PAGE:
image

Hong Kong localism and independence

US accuses China of encroaching on Hong Kong’s autonomy in new human rights report

US State Department calls Basic Law interpretation by central government in case of pro-independence lawmakers ‘unnecessary and unsolicited’

PUBLISHED : Saturday, 04 March, 2017, 1:10pm
UPDATED : Saturday, 04 March, 2017, 7:35pm

The United States government has accused China of “encroaching” on Hong Kong’s autonomy in the State Department’s first annual human rights report after Donald Trump was elected president.

It also said the central government had issued an “unnecessary and unsolicited” Basic Law interpretation that “pre-empted” Hong Kong courts’ adjudication of the behaviours of pro-independence lawmakers.

The report, issued by US Secretary of State Rex Tillerson on Friday, came on the same day that a member of China’s supreme governing body, the Politburo Standing Committee, praised Hong Kong delegates in the country’s top advisory body for speaking out positively on the interpretation issued last year.

Hong Kong legal heavyweights warn against Beijing interpretations of Basic Law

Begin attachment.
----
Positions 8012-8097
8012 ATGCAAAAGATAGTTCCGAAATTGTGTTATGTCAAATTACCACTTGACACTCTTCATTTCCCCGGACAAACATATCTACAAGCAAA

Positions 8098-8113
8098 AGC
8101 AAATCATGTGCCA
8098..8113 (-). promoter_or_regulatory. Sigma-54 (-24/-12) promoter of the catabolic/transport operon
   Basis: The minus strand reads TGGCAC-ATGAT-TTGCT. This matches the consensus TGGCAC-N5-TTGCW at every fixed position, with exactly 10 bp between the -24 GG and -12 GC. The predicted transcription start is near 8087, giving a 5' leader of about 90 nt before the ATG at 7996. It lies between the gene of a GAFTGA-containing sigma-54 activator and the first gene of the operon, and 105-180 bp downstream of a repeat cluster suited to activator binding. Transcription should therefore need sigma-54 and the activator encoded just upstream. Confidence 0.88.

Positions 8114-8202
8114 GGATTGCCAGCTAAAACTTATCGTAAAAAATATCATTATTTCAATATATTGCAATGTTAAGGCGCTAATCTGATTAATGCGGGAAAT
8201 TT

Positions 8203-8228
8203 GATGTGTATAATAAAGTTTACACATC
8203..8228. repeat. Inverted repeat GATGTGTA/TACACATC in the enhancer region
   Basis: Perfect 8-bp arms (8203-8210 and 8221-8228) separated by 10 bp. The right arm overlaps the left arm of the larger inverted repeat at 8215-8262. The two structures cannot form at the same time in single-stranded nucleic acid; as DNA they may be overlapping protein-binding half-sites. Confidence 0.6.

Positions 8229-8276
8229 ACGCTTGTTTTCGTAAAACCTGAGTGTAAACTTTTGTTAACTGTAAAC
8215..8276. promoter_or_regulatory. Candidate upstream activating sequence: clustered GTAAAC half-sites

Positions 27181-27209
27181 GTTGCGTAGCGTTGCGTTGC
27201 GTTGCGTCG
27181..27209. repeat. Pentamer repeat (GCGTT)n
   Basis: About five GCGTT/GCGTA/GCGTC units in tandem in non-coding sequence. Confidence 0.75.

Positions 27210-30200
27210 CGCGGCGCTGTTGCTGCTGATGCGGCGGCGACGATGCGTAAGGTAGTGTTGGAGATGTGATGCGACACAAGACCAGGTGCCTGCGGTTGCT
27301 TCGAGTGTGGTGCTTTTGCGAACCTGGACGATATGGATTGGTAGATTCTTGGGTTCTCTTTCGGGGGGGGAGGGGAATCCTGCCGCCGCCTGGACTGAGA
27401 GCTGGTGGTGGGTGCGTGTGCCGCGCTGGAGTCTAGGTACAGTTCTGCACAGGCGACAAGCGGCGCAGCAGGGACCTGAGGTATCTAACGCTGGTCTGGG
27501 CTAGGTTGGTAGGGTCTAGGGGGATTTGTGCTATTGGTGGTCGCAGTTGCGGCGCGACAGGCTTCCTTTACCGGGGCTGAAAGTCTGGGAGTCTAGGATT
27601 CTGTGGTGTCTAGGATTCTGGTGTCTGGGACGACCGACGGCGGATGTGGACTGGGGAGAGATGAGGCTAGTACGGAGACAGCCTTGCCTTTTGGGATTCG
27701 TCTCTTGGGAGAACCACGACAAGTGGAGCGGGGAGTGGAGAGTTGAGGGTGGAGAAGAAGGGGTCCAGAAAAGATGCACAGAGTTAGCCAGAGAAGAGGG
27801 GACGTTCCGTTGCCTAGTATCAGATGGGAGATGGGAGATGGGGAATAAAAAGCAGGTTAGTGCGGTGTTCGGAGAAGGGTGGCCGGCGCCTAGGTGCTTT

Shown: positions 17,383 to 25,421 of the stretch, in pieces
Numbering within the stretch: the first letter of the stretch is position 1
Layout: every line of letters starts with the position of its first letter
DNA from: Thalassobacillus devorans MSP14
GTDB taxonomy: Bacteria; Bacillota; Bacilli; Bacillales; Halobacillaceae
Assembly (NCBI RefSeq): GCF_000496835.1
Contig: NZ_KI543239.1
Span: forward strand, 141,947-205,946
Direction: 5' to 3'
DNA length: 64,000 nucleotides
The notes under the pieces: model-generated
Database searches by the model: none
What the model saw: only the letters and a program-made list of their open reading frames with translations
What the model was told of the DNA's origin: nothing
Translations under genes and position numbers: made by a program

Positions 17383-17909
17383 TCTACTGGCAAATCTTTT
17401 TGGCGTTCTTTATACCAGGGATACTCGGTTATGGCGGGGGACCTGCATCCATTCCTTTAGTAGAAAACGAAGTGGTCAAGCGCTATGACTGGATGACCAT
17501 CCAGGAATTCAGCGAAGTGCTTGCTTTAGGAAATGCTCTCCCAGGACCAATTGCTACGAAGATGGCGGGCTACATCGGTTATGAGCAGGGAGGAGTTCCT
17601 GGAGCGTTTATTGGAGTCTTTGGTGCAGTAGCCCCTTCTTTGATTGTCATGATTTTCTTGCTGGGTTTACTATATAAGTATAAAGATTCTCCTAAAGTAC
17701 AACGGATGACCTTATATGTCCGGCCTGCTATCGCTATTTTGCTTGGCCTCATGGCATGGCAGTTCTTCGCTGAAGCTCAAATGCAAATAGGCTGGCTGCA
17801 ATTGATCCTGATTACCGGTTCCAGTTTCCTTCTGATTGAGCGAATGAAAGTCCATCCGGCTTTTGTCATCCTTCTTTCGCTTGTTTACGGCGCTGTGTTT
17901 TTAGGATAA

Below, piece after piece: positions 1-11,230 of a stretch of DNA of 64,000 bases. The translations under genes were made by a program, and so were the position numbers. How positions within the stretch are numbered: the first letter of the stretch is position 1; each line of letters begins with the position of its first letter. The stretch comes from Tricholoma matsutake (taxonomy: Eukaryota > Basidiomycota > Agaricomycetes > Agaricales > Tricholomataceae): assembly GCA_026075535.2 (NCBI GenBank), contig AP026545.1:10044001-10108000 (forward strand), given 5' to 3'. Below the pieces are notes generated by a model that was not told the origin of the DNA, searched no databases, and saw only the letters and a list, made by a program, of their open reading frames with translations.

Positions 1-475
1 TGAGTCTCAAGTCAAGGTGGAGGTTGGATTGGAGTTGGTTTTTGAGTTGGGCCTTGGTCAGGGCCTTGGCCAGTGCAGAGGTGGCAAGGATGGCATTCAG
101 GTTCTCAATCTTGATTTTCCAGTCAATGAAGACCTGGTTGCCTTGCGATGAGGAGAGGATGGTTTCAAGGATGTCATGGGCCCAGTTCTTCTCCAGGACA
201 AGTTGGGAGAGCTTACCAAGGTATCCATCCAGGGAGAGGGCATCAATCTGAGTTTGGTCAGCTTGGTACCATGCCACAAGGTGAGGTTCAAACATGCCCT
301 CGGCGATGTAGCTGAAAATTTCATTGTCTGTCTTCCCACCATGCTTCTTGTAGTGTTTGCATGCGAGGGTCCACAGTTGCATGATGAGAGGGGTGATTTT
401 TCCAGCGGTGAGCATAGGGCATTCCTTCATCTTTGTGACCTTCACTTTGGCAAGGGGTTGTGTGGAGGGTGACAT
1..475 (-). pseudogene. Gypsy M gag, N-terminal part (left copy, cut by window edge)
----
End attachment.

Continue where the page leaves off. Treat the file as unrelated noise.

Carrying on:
“The most important human rights problem reported was the central government’s encroachment on Hong Kong’s autonomy,” the State Department report said. “The National People’s Congress Standing Committee on November 7 issued an unnecessary and unsolicited interpretation of the Basic Law that pre-empted the ability of Hong Kong’s independent judiciary to rule on the matter.

“It marked the first time it had issued such an interpretation while a Hong Kong judge was deliberating the case in question and the second time it had done so in the absence of a request from Hong Kong authorities,” it stated.

The High Court subsequently disqualified pro-independence lawmakers Sixtus Baggio Leung Chung-hang and Yau Wai-ching, who had used words insulting to China when taking their oaths of office.

The report added that Hongkongers remained “concerned by the breach of Hong Kong’s autonomy” when five publishers of books critical of the Communist Party leadership disappeared in late 2015, with their cases still lacking transparency.

Other human rights problems, it said, included trafficking in persons, and societal prejudice against certain ethnic minorities and the lesbian, gay, bisexual, transgender, and intersex (LGBTI) community.

Responding to the report, a Hong Kong government spokesman said: “Foreign governments should respect the rule of law and the independent judicial system in Hong Kong. They should not interfere in the internal affairs of the HKSAR.”

The spokesman also said the National People’s Congress Standing Committee “has the power to interpret the Basic Law” and the power is “part of the constitutional order” of Hong Kong, recognised by local courts.